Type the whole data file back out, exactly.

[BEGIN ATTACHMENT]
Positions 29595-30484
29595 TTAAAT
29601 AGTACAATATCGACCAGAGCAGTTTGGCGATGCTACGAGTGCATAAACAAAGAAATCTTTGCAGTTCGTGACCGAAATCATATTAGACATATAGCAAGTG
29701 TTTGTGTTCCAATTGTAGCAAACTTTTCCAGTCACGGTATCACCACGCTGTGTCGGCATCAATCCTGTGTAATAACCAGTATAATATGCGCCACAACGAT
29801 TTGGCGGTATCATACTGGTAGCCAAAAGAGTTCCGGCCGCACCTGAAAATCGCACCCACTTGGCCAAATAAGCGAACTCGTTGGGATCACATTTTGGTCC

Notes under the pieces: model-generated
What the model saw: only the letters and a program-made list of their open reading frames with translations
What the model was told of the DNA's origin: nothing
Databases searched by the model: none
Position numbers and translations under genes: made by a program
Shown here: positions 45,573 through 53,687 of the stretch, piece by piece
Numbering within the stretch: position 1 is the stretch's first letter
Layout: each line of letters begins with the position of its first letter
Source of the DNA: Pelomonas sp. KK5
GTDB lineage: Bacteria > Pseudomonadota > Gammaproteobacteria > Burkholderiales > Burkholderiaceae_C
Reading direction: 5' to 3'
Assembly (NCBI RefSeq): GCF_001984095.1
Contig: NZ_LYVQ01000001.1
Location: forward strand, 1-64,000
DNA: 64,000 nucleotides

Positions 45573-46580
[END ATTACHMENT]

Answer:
Positions 29595-30484
29595 TTAAAT
29601 AGTACAATATCGACCAGAGCAGTTTGGCGATGCTACGAGTGCATAAACAAAGAAATCTTTGCAGTTCGTGACCGAAATCATATTAGACATATAGCAAGTG
29701 TTTGTGTTCCAATTGTAGCAAACTTTTCCAGTCACGGTATCACCACGCTGTGTCGGCATCAATCCTGTGTAATAACCAGTATAATATGCGCCACAACGAT
29801 TTGGCGGTATCATACTGGTAGCCAAAAGAGTTCCGGCCGCACCTGAAAATCGCACCCACTTGGCCAAATAAGCGAACTCGTTGGGATCACATTTTGGTCC

Notes under the pieces: model-generated
What the model saw: only the letters and a program-made list of their open reading frames with translations
What the model was told of the DNA's origin: nothing
Databases searched by the model: none
Position numbers and translations under genes: made by a program
Shown here: positions 45,573 through 53,687 of the stretch, piece by piece
Numbering within the stretch: position 1 is the stretch's first letter
Layout: each line of letters begins with the position of its first letter
Source of the DNA: Pelomonas sp. KK5
GTDB lineage: Bacteria > Pseudomonadota > Gammaproteobacteria > Burkholderiales > Burkholderiaceae_C
Reading direction: 5' to 3'
Assembly (NCBI RefSeq): GCF_001984095.1
Contig: NZ_LYVQ01000001.1
Location: forward strand, 1-64,000
DNA: 64,000 nucleotides

Positions 45573-46580